Rep. Duncan Hunter’s trial on charges that he improperly spent hundreds of thousands in campaign funds on lavish vacations, golf outings and copious amounts of alcohol has been moved to Jan. 14.
The California Republican’s trial was originally scheduled to start Sept. 10.
At a hearing Tuesday at the U.S. District Court for the Southern District of California, Judge Thomas J. Whelan pushed back the date after lawyers involved in the case requested a delay while a separate appeals process over Whelan’s denial to dismiss the 60-count indictment against Hunter plays out.
Hunter and his wife, Margaret, were indicted in August of last year for spending more than $250,000 in campaign funds on personal expenses, including foreign travel, children’s school tuition and theater tickets, and for filing false campaign finance reports with the Federal Election Commission.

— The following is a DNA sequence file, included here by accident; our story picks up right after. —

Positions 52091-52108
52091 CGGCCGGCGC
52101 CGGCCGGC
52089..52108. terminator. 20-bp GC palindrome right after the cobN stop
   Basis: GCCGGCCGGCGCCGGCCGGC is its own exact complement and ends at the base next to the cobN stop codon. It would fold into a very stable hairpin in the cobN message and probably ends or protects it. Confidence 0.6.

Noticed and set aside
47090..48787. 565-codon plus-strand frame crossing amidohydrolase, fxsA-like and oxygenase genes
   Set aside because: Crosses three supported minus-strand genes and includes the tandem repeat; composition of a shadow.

Hunter allegedly spent $462.46 in campaign money on 30 tequila shots and a steak at El Tamarindo in Washington, D.C., in March 2016 during a bachelor party.
Margaret Hunter has since pleaded guilty to a single count of conspiracy to misuse campaign funds that could result in her spending five years in prison and incurring a $250,000 fine.
The congressman was first elected to his Southern California seat in 2008, succeeding his father, Duncan L. Hunter. He narrowly won reelection last fall, despite representing the deep-red 50th District that President Donald Trump carried by 15 points in 2016.
Hunter is being challenged again by his 2018 Democratic opponent, Ammar Campa-Najjar, whom he beat by just 3 percentage points. And he drew a high-profile Republican challenger last week when former San Diego City Councilmember Carl DeMaio entered the race. Several other Republicans are also challenging Hunter this cycle.
The new trial date comes just weeks before California’s March primary.
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